PARIS (Reuters) - Trade unions called for more street protests after nationwide strikes aimed at forcing President Emmanuel Macron to abandon his pension reforms caused chaos on France’s transport networks for a fifth day on Monday.
The week ahead will test whether Macron can deliver the social and economic change he says is necessary for France to compete with powers like China and the United States.
A meeting between Macron’s pension tsar, Jean-Paul Delevoye, and union leaders on Monday showed no sign of breaking the impasse, with Prime Minister Edouard Philippe due to present the “architecture” of the reforms on Wednesday.
“We will continue to protest and strike,” Catherine Perret, a senior official from the hardline CGT union, told reporters after the meeting. “Tomorrow will be a show of force.”
At the Gare du Nord there were chaotic scenes as passengers pushed and shoved to get onto packed suburban trains, videos circulating on social media showed. On the roads there were massive traffic jams as many commuters resorted to their cars.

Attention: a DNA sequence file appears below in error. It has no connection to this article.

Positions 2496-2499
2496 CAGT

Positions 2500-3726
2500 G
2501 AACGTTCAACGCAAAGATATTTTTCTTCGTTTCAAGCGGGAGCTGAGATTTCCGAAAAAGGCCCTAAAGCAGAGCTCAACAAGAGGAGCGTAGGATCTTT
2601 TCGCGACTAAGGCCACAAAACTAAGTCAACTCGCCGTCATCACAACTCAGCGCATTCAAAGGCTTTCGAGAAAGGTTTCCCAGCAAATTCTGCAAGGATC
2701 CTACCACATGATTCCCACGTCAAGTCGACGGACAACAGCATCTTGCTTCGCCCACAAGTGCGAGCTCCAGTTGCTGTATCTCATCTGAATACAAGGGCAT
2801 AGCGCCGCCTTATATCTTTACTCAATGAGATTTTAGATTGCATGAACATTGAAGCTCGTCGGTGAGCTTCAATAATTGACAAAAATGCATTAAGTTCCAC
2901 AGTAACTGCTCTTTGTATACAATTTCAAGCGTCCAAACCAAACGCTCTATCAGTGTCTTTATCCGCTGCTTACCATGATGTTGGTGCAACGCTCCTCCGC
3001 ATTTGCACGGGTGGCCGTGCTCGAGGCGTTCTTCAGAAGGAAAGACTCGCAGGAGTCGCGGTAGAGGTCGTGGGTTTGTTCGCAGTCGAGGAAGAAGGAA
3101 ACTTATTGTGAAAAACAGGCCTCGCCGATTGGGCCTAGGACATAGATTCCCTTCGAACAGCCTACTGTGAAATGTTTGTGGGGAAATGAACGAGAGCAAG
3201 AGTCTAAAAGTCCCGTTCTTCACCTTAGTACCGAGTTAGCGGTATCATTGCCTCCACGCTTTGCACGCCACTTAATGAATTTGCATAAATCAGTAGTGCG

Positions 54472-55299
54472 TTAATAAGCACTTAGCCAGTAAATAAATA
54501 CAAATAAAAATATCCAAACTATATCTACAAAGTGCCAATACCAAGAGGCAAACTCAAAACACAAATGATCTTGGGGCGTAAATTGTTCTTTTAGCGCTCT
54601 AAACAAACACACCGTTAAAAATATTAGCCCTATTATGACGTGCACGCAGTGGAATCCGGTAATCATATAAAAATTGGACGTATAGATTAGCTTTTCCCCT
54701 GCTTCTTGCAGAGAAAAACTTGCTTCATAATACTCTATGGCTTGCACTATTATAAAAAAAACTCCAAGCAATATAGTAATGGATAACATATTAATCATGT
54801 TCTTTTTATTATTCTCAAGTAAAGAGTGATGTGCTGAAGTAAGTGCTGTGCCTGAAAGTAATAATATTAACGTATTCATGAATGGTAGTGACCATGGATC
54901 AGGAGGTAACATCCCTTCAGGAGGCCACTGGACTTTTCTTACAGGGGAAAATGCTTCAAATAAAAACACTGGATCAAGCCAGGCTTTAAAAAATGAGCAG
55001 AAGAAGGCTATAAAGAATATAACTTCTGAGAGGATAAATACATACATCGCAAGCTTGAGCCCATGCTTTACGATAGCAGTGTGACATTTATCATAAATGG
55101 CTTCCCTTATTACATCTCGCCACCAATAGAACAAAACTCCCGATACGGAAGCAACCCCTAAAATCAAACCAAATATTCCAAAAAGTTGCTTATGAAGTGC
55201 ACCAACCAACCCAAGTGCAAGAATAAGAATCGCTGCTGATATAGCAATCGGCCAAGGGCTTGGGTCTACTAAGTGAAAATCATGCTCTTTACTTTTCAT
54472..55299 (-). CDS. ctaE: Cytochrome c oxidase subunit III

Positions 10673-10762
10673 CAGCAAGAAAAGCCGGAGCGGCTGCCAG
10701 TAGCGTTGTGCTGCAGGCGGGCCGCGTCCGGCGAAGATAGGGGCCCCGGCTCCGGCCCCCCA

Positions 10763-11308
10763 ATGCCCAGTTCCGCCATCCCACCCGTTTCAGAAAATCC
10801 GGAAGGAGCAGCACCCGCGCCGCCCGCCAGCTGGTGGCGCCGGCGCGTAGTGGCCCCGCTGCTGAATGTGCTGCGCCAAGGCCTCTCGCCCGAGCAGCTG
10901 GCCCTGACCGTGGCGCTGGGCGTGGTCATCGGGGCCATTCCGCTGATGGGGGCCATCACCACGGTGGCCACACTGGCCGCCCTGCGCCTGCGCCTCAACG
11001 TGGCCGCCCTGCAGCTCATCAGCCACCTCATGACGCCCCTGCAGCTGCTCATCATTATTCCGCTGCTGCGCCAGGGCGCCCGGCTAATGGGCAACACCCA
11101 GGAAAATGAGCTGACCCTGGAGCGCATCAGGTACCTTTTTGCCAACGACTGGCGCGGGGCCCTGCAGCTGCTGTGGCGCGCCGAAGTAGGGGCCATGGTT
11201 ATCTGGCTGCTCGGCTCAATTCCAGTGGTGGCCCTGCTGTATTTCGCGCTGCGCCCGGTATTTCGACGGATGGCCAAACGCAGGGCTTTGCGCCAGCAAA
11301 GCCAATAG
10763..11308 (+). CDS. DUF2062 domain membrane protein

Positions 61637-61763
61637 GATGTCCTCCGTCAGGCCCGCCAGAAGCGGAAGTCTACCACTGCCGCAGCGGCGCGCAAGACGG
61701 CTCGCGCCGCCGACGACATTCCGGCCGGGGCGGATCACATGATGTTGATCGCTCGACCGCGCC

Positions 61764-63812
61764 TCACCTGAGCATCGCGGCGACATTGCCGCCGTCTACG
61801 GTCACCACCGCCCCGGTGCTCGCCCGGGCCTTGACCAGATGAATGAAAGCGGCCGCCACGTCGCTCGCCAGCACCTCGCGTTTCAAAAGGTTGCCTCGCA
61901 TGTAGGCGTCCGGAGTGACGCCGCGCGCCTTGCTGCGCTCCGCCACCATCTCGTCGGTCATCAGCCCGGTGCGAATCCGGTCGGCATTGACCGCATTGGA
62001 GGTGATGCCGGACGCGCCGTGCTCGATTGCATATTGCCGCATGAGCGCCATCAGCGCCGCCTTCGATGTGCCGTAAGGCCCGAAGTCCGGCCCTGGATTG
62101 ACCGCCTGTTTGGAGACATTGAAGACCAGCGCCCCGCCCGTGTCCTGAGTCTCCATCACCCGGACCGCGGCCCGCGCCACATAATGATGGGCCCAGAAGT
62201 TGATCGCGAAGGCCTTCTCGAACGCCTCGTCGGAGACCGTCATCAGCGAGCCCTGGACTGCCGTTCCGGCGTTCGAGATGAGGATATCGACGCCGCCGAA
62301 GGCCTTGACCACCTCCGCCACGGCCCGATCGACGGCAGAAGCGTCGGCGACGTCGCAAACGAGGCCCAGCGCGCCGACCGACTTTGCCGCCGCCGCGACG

Unions are calling on teachers, doctors, dockers and other public workers to down tools on Tuesday.
Philippe told the weekly Journal du Dimanche that he was determined to see through the overhaul of what is one of the most generous pension systems among developed industrialized nations.
The government will be monitoring Tuesday’s marches closely to see if they draw more than the 800,000 people who marched through French cities on Thursday. Last week’s demonstrations were marred by violent clashes between police and hooded protesters.
Macron wants to replace a convoluted system comprised of more than 40 separate pension plans, each with varying benefits, with a single, points-based system under which for each euro contributed, every pensioner has equal rights.
Delevoye on Monday said online surveys showed broad public support for protecting how much people receive in retirement but little common ground over how to deal with the burden of increasing life expectancies put on national coffers.
“There is broad agreement about the need to protect the level of our pensions,” Delevoye told reporters, “but disagreement about what choices to make in order to respond to the increase in life expectancy.”
“The solution of lowering pensions even by a little bit is clearly rejected,” he added.
Public sector unions fear their workers will come out worse because under the current system the state makes up for shortfalls between contributions and payouts.
The unions, fighting to show they remain relevant after Macron loosened the labor code and reformed state railways, also say they will lose influence over contributions and benefits under a centrally managed system.
Reporting by Caroline Pailliez and Dominique Vidalon; Writing by Richard Lough, Editing by William Maclean and Giles Elgood